How to get it right: Don’t convert your loft like this!
You may have read How to get it right - roof truss "alterations"? in our November edition. The article explained the serious pitfalls of attempting to alter a trussed roof to create additional floor space.
Because of their design, any removal of the central “W” where most of the loads are distributed, can have disastrous consequences.
Imagine our surprise when we received this photo within hours of the article being issued:
Apologies for the clarity of the photo but we think you can see what’s been done to convert the loft to create an office/workshop.
Thankfully all of the truss chords were still in place, but in creating the habitable space, which also included a bed at the other end of the roof, a makeshift ladder had been formed for access, boarding placed over the ceiling chords and there was no insulation anywhere!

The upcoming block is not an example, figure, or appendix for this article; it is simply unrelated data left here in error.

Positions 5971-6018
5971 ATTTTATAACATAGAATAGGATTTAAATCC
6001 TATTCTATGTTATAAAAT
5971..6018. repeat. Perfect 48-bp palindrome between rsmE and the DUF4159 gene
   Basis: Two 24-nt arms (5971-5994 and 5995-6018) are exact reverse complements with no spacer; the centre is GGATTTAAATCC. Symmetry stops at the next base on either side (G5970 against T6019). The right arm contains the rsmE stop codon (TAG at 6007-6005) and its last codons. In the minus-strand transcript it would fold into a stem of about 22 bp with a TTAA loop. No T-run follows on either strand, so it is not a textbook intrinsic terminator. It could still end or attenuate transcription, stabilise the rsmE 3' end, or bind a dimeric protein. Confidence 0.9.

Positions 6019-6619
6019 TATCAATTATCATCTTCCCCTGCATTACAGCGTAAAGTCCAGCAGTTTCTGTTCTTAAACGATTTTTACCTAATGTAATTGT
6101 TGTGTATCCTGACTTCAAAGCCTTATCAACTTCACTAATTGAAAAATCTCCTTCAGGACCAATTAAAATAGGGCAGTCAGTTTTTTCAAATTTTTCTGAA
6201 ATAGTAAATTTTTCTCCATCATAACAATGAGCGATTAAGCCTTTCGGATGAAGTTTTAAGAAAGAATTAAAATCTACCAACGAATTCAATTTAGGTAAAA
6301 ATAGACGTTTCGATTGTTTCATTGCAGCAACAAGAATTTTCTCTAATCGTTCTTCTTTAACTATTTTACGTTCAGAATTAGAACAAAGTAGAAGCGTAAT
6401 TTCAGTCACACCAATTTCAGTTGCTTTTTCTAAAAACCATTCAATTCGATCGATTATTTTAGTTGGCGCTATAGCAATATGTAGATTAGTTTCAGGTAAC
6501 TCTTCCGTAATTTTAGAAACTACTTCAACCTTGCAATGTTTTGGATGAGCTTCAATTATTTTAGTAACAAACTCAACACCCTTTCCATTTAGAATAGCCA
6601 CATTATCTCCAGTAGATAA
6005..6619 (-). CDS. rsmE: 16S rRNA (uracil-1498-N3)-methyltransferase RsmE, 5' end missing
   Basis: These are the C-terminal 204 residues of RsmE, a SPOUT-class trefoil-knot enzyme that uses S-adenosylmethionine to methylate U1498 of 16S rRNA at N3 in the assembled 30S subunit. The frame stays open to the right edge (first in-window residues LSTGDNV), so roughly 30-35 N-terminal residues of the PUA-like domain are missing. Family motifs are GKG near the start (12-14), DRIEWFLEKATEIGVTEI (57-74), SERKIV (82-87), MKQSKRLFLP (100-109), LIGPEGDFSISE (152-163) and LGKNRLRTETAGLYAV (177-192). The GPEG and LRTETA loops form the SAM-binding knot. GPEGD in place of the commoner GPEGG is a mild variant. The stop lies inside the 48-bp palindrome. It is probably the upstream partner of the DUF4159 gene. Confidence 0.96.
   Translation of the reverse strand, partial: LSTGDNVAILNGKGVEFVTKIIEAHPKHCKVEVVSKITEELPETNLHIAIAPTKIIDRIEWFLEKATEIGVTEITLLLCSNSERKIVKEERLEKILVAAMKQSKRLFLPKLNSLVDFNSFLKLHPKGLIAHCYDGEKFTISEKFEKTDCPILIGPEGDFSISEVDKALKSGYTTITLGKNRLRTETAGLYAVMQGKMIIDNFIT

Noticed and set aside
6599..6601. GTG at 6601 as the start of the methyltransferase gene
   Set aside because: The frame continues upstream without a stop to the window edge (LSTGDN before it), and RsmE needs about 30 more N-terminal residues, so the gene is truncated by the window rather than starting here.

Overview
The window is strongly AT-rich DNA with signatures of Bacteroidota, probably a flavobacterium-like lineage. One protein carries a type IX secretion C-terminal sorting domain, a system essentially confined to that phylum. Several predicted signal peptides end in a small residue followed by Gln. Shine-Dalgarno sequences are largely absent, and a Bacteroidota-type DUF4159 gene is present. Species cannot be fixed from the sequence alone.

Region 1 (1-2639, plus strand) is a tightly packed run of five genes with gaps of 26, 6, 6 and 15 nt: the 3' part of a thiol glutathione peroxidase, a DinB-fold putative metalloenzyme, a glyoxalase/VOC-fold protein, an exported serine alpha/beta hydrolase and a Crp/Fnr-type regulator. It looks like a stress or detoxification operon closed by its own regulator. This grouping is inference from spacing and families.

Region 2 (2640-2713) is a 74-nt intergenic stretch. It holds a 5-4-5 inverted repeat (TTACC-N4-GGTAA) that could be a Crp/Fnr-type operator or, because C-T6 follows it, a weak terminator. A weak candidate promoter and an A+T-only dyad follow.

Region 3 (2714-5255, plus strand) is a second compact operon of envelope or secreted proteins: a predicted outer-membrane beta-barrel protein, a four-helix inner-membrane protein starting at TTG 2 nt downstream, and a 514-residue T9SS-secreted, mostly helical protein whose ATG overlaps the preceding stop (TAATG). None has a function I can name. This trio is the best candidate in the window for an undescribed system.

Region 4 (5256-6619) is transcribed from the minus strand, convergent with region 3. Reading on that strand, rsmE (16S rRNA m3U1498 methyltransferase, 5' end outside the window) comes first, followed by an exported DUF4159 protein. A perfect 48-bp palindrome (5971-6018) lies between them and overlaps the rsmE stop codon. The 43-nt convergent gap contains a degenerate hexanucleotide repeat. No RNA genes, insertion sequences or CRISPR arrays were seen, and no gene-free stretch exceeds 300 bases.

The tenant had no concerns for their safety until it was pointed out just how dangerous the “conversion” actually was. Aside from the structural issues of additional weight on the roof trusses, there are the unimaginable consequences of a house fire.
How to get it right
Loft conversions need upgrading work to create a 30 minute fire protected staircase enclosure which includes interlinked smoke detection. This provides greater protection to occupants, particularly those at the new second floor where all of the hot smoke and gasses would rise if the protection wasn’t in place.
This was a council-owned property so the Housing team was able to ensure that the illegal use stopped. It was returned to being a roof space and went back to storing the odd suitcase and Christmas tree.
Find out more
Involved a loft conversion project? Visit Building a loft conversion for advice and a video on building regulations and information on skylights, storage space and more.
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